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Issue #32: Read about The Florida 5th District
Big article on my main website. Go read it.
It is a big week for redistricting in Florida! This Friday the House Congressional Redistricting subcommittee will be meeting. This means that by Wednesday we should get any updated Congressional maps the chamber wants to consider. At least that is the plan. Plans can change. Who knows. The big question is, what will any new plans look like?
Will they be closer to the State Senate’s proposal?
Or closer to the Ron DeSantis proposal?
This has been heavily covered by myself and the Florida press, but one of the biggest issues now before us is Florida’s 5th district. The 5th district, the black-access Tallahassee to Jacksonville seat, exists in all current drafts drawn by the state house and state senate. DeSantis’ office contends, incorrectly, that the 5th is a gerrymander. In light of this difference of opinion, I decided to do a detailed write-up of the 5th district.
Don’t have time to read all that? Make time! But fine, let me offer a brief, and I mean brief, summary of this article. Seriously. Read the article. I wrote it instead of going out Friday night.
Quickest Summary Ever
The current 5th district can date its history back to the 1990s redistricting process. It was during this redistricting cycle, a time when computer technology met with new minority district mandates, that some well-intentioned but bizarre-looking districts emerged. In 1992, after the legislature could not come to a final map, the Florida courts chose a plan. CD3, seen below, was a 50% Black Voting Age Population district. It would be won by Corrine Brown.
This seat would only last until a court ordered to redraw in 1996. The district took on a Jacksonville to Orlando configuration that broadly lasted until 2015. See the 2012 plan below.
Then, with the 2014 trial that revealed Republicans had worked behind the scenes to gerrymander the 2012 Congressional map, a new mapping session was ordered. In this case, the Florida Supreme court invalidated the North-South layout for what was now the 5th district. The court specifically sited an east-west configuration as a viable option to ensure minority voters could elect a candidate of their choosing. Lawmakers agreed and all of their district plans included an east-west 5th district.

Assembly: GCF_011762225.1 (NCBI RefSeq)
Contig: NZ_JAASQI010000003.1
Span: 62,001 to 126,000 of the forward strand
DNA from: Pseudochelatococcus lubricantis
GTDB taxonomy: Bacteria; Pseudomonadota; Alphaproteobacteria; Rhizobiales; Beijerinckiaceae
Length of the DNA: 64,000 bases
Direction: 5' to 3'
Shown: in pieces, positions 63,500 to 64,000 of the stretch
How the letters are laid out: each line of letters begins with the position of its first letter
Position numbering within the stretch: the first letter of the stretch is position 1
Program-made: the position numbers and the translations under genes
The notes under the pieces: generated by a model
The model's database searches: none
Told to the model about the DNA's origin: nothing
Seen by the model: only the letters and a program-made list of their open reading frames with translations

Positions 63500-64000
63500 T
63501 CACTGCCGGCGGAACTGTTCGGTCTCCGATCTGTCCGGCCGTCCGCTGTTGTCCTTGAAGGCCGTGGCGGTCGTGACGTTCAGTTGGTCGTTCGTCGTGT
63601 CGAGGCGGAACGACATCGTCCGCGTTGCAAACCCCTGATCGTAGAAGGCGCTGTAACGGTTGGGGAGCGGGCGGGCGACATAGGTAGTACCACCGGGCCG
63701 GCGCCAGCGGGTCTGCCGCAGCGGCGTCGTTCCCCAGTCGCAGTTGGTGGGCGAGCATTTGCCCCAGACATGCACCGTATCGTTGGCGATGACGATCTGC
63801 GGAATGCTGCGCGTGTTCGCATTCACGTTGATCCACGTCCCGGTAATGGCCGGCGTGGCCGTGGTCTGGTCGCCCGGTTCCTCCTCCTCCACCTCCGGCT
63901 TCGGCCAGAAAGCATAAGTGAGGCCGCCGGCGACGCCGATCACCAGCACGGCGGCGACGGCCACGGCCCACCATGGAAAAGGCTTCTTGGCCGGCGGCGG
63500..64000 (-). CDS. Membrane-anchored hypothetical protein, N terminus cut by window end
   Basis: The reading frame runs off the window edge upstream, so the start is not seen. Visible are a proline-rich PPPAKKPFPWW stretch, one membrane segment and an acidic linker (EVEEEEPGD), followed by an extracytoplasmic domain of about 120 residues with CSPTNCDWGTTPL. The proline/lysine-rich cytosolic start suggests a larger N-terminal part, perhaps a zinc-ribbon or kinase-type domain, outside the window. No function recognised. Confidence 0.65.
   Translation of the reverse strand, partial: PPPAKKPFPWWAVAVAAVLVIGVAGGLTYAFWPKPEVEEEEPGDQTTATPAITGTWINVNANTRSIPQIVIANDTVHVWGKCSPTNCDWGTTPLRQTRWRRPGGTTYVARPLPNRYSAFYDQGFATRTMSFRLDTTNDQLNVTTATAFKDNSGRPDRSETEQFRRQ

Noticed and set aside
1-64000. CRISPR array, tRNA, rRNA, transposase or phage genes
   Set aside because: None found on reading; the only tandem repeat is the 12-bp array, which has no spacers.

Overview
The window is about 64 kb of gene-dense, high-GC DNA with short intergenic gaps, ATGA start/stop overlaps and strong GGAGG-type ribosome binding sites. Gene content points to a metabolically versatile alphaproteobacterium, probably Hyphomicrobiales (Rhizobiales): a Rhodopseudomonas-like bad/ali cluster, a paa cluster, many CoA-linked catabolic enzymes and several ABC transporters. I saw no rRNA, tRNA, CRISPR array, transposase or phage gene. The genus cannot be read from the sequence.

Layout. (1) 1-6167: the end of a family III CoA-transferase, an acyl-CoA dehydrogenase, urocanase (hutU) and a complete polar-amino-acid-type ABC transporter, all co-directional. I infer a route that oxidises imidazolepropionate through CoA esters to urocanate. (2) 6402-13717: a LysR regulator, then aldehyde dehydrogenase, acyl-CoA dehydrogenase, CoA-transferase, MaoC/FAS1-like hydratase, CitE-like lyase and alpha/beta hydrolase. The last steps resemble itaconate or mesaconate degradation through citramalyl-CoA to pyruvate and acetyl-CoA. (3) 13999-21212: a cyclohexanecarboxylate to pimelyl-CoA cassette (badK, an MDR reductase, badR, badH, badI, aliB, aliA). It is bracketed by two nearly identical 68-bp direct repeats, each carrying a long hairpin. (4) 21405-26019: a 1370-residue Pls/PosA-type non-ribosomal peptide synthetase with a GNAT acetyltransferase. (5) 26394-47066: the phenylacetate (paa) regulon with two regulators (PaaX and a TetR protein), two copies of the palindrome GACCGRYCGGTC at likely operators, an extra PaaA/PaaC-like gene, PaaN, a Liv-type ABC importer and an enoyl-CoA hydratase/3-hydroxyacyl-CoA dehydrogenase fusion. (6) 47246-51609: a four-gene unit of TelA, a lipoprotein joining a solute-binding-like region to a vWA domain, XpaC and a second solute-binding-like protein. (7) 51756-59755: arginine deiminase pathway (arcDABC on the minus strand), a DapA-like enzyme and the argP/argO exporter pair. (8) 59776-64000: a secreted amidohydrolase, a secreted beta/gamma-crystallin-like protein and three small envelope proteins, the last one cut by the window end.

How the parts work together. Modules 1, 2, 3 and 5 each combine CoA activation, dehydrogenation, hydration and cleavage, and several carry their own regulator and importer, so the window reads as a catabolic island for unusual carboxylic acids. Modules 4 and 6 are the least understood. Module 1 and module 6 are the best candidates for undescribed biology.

So why is the East-West district a viable option? I argue that the seat is NOT just about linking Tallahassee to Jacksonville. The middle counties between the two cities also have sizable African-American populations.
These rural African-American voters don’t get the big coverage, but they have a shared ancestry and history with African-Americans in the bigger cities. This is a region that used to be home to a large number of plantations before the civil war. Many of the African-Americans of North Florida can trace their history to these plantations.
I believe the current 5th district represents a unique community. These are voters with shared heritage and contrary to the Governor, the 2.5 hour drive time is NOT too far. In fact, it would take me longer to drive through some of the districts in his plan that it would be to wiz down I-10 or US-90 in the proposed 5th district.
Here is the 2020 Democratic primary in the 5th district. I include all its primary elections in the article.
I delve much more into arguments for or against the district, as well as court precedent, in the article. Long story short, the house and senate say that the 5th district is protected under Florida’s rules against retrogression. The DeSantis plans to get rid of it is nothing more than petty politics, something the Senate has rejected. Guess we will get final word from the House this week.
Go read it!